Head ovate, of moderate size, neck short; body ovate. Feet of ordinary
length; tarsus compressed, with seven anterior scutella, of which the upper are
indistinct; toes rather large, compressed; first large, and much longer than the
two lateral, which are equal, the third much longer; the third and fourth
coherent as far as the second joint of the latter. Claws long, arched,
extremely compressed, laterally grooved, acute.
Plumage soft and blended; no bristle-feathers at the base of the bill.
Wing shortish, broad, much rounded; first quill very small, being little more
than half the length of the second, which is 2 1/4 twelfths shorter than the
third; the fourth longest, and exceeding the third by half a twelfth, and the
fourth by somewhat less; secondaries long rounded. Tail short much rounded, of
twelve slightly arched, weak rounded feathers.
Bill dusky brown, with the basal edges of the upper and two-thirds of the
lower mandible paler. Iris brown. Tarsi and toes pale greenish-brown, as are
the claws. The general colour of the upper parts is reddish-brown, darker on
the bead, brighter on the tail-coverts, quills, and tail. There is a white spot
near the tips of the posterior dorsal feathers. The secondary coverts, and the
first small coverts, have each a white spot at the tip. The wing-coverts and
quills banded with blackish-brown and brownish-red, the bands of the latter
colour becoming reddish-white on the outer five quills. Tail with twelve
dusky-bands. The dorsal feathers and scapulars are more faintly barred in the
same manner. A brownish-white band from the upper mandible over the eye; the
cheeks brown, spotted with brownish-white, the margins of the feathers being of
the former colour; the lower parts pale reddish-brown, the sides and abdomen
barred with brownish-black and greyish-white; the fore neck and breast more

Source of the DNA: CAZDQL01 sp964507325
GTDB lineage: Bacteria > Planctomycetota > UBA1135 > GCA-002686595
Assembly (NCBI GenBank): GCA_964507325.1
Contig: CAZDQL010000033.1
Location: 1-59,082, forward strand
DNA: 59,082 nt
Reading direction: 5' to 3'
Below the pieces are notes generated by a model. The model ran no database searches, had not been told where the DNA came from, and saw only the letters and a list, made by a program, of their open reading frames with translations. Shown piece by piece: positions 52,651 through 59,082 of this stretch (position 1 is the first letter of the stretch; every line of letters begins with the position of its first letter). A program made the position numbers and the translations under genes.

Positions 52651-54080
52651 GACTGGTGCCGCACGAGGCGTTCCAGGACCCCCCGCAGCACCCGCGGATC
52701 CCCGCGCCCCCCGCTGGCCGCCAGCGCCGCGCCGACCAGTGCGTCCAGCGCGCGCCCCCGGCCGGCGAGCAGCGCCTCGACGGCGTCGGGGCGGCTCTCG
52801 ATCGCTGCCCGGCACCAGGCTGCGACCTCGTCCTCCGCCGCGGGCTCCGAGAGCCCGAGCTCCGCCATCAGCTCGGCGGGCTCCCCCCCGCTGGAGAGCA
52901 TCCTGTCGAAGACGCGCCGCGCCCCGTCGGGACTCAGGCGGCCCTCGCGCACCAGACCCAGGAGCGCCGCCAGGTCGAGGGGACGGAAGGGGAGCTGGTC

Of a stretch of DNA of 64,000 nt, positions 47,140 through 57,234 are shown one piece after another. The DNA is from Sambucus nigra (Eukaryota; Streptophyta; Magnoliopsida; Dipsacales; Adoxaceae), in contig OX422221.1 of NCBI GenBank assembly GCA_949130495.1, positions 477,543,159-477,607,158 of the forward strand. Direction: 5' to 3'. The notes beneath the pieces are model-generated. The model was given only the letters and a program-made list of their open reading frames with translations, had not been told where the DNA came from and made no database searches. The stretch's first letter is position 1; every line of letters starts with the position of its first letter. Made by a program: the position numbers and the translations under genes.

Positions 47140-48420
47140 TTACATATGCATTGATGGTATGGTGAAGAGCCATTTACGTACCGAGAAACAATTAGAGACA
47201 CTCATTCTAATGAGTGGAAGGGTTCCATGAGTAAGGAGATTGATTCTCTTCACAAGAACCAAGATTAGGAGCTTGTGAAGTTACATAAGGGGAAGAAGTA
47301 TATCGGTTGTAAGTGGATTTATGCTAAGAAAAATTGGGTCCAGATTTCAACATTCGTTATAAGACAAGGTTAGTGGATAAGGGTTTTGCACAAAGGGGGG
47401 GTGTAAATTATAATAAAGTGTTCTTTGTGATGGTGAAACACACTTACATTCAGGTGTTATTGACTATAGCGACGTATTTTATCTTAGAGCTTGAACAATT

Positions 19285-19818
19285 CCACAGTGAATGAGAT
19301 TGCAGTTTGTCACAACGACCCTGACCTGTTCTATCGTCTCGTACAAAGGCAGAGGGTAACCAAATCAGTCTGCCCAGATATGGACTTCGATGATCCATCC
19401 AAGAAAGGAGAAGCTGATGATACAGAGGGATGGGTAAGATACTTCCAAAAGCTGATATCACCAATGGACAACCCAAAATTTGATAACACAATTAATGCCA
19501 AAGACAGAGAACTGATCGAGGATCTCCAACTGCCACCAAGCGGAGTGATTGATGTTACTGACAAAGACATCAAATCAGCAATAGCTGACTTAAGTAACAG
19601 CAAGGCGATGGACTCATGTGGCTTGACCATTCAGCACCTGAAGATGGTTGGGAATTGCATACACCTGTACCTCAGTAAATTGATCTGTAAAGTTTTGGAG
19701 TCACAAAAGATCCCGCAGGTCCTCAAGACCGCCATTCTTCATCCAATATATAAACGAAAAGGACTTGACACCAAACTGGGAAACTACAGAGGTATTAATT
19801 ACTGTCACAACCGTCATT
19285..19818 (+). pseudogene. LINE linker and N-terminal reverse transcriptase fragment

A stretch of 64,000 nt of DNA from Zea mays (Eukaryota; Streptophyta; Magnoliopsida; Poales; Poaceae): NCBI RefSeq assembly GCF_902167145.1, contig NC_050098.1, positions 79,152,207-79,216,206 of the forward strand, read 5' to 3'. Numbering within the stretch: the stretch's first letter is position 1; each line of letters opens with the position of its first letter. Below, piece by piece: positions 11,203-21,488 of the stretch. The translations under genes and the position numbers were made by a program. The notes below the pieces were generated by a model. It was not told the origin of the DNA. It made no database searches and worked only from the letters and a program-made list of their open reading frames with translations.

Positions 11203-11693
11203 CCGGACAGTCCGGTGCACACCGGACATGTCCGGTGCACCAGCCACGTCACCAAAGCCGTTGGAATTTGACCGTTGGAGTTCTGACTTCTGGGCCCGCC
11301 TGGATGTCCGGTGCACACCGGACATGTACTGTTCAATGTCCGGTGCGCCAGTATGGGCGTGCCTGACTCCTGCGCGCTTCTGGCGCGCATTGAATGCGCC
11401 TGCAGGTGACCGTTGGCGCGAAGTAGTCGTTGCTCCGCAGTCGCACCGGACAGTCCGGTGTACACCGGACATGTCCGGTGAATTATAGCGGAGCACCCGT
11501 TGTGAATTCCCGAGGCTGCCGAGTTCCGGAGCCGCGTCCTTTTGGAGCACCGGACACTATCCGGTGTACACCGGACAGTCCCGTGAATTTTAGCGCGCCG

faintly barred; the lower wing-coverts and axillars greyish-white, barred with
dusky; the lower tail-coverts brownish-red, barred with dusky and having the tip
Length to end of tail 3 7/8 inches, to end of wings 3 1/8, to end of claws
4 3/8; extent of wings 6 (1 1/2)/8; wing from flexure 1 7/8; tail 1 5/12; bill
along the ridge 5/12; tarsus 8/12; hind toe 4/12, its claw 4/12; middle toe
6/12, its claw (2 3/4)/12. Weight 6 dr.
The female is somewhat smaller than the male.
Length to end of tail 3 5/8 inches, to end of wings 3, to end of claws
4 2/8; extent of wings 5 3/8; wing from flexure 1 7/8; tail 1 4/12. Weight
Young in autumn.
The upper parts are much darker than in the adult; the lower parts of a
Length to end of tail 3 1/2 inches, to end of wings 3 1/8, to end of claws
4 1/8; extent of wings 5 3/8; wing from flexure 1 (5 1/2)/8.
The young bird just ready to fly, has the bill bright yellow, excepting the
ridge of the upper mandible, which is brown; the feet yellowish-brown. The
upper parts are reddish-brown, faintly barred with dusky; the wings as in the
adult, but the secondary coverts with only a very small dull white spot at the
tip, and the first row of coverts with a line of the same colour along the
shaft. The lower parts are dull greyish-brown, with the terminal margin of each
feather darker, and the sides and hind parts barred with dusky.